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December 21, 2014

Happy Channukah! Merry Christmas! We wish all of our readers a joyous and SAFE holiday season! We are thrilled to announce that during the past week we have seen a cure for Alzheimer’s, gift cards from CVS, Kohl’s, Walmart, RiteAid, Walgreens and Sam’s Club, personalized Christmas gifts, fat-melting miracles from Dr. Oz, methods to fight hair loss (we could use that), improve hearing, and stop the ringing in our ears. But the most innovative scam we saw were emails pushing a “flame-less candle that will put out 100,000 hours of candle light.”   We did the math on this one….That’s over 11 years and 3 months! We’re going to buy a whole lot of these considering how much electrical costs are going up!

Here are a few choice email and text scams to warm your hearts this holiday season before our main events below:


Free Oil Change Coupons

This scam actually seems pretty credible. We find many coupons and promotions-through-coupons online. Why not oil change coupons? The Zulu URL Risk Analyzer actually scored the domain “” a “5 out of 100” points, meaning it was harmless. Zulu is good but it isn’t perfect.

However, the domain is nothing more than a redirect to another website “” An analysis of this secondary domain by Zulu shows that it is malicious.

Also, if you search for the oil change domain in Google, the first three links that come up are about phishing scams from It turns out that this scam deepens when you try to locate your coupon. You are asked to sign up for other things that are not in your best interest.

Just delete!

What Do These Scams Have in Common?

Here’s your holiday quiz! Look at the next two scams (which were created by the same criminal gang) and see how similar they are…

5b-Do your own email marketing

Here’s what we hoped you noticed:

  1. Both were sent from the same domain “” The actual domain is simply “” (“specialdiscounts” is a subdomain.) is owned by TLD Registrar Solutions in Florida and, quite honestly, we’re not sure how this domain is being mis-used for these scams but it clearly is.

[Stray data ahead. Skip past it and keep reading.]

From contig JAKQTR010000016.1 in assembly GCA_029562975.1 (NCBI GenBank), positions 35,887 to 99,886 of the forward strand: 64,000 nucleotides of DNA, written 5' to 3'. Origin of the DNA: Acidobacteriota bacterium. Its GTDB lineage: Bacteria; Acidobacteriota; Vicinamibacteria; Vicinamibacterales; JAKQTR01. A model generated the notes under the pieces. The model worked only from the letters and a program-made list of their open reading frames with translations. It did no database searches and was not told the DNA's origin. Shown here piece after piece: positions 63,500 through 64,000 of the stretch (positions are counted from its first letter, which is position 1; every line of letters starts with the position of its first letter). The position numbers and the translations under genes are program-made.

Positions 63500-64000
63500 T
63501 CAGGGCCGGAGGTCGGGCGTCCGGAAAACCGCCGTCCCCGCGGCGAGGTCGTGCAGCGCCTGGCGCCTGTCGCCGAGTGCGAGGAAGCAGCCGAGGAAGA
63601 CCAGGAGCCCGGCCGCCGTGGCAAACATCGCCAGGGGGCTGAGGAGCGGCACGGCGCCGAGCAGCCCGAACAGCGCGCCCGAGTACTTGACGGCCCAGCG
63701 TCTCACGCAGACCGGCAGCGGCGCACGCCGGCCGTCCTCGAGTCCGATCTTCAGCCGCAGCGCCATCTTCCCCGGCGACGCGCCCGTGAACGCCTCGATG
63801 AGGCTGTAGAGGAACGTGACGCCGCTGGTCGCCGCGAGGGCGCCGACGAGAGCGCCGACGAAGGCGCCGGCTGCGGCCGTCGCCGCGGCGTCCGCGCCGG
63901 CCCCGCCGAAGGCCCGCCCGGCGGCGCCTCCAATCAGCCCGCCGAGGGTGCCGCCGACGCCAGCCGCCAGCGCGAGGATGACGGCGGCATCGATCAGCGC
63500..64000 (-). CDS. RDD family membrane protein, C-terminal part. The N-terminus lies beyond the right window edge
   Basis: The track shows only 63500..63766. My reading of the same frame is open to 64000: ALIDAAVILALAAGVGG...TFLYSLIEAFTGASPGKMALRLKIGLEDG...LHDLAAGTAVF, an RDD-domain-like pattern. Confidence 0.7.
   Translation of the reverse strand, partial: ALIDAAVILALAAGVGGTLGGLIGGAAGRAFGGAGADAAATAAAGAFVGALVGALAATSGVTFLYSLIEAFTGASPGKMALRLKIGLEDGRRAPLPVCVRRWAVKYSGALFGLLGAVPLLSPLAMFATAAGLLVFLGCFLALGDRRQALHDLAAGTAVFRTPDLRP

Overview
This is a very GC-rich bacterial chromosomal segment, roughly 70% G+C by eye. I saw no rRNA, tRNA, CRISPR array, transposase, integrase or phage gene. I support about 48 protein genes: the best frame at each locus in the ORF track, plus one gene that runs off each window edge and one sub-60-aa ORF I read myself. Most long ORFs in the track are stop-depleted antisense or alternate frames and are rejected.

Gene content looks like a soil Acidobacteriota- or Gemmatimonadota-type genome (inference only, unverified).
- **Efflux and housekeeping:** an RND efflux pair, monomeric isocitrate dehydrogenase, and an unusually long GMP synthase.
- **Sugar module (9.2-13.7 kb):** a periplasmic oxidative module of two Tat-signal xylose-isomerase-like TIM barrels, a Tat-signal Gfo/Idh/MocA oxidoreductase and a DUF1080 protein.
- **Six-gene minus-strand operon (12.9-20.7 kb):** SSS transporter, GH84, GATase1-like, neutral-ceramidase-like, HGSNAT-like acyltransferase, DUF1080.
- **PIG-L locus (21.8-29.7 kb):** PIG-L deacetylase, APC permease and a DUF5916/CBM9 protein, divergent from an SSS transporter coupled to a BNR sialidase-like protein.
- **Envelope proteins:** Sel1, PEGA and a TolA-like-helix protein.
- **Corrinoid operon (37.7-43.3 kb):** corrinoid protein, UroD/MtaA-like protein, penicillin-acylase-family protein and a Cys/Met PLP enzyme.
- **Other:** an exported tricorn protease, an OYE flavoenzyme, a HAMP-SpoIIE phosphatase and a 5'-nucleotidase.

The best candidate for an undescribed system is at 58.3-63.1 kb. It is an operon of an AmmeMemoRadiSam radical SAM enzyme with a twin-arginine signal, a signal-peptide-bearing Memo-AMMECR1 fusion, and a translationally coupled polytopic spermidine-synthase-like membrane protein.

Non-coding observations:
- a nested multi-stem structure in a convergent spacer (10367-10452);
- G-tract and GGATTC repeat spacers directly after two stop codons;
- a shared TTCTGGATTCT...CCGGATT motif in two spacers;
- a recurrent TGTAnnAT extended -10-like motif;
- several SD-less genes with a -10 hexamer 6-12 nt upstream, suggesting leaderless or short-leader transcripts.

2. Both emails seem to have the same kind of gibberish text at the bottom of the email. This gibberish is meant to fool anti-spam servers into thinking that the email must be a legitimate email because it has so many “legitimate” words. This block of text is a dead giveaway that the email you’re looking at is a scam.
  3. Both have identical “unsubscribe” information. But that is neither here nor there…. Except that clicking the unsubscribe link will not work and only insure that you get more scams to your in-box.

Walmart Rewards and Customer Satisfaction Study

This first Walmart scam says it is from Pine Cone Research, a legitimate marketing research company but nothing could be further from the truth. The link points to an unusual website:

6a-Walmart Customer Satisfaction Study

Ironically, is an online community that “watches your back while you travel” and was created by Conor Woodman. Mr. Woodman is an Irish Director and star of the show “Scam City” in which he exposes travel scams. On his website he offers visitors a list of common scams directed at travelers. We’ve contacted him to let him know that his website is being abused. (Believe us, we know what it feels like.) And if you are planning a trip to Europe, you might want to check out his site (but not the link to Pine Cone Research). Visit:

The second Walmart scam contains a link to an unusual domain and “global top level domain.” The domain revealed by a mouse-over of the link is “all-newstorecardspecials” and the global top-level domain (gTLD) is “.rocks” (Instead of .com or .org etc..) We’re seeing more of these unusual gTLD “.rocks” in scam emails.   This scam speaks volumes why it is so important to look at the domains the email comes from and the domains revealed by the mouse-over of the links. This certainly didn’t come from Walmart!

 6b-Walmart Holiday Rewards

Finally, we wanted to leave you with a scam that was delivered to It put a smile on our faces because there is no “Evan” at However, as soon as we hire an Evan, we’ll let him know that his Facebook password was reset!

7-Facebook password has been reset







At this holiday season, we leave you with the proof that legitimate products are being mis-advertized to direct folks to malicious websites. Case in point is the TouchFire keypad for the iPad. It is real and a great product, but not at the link in this email!

Surf safely!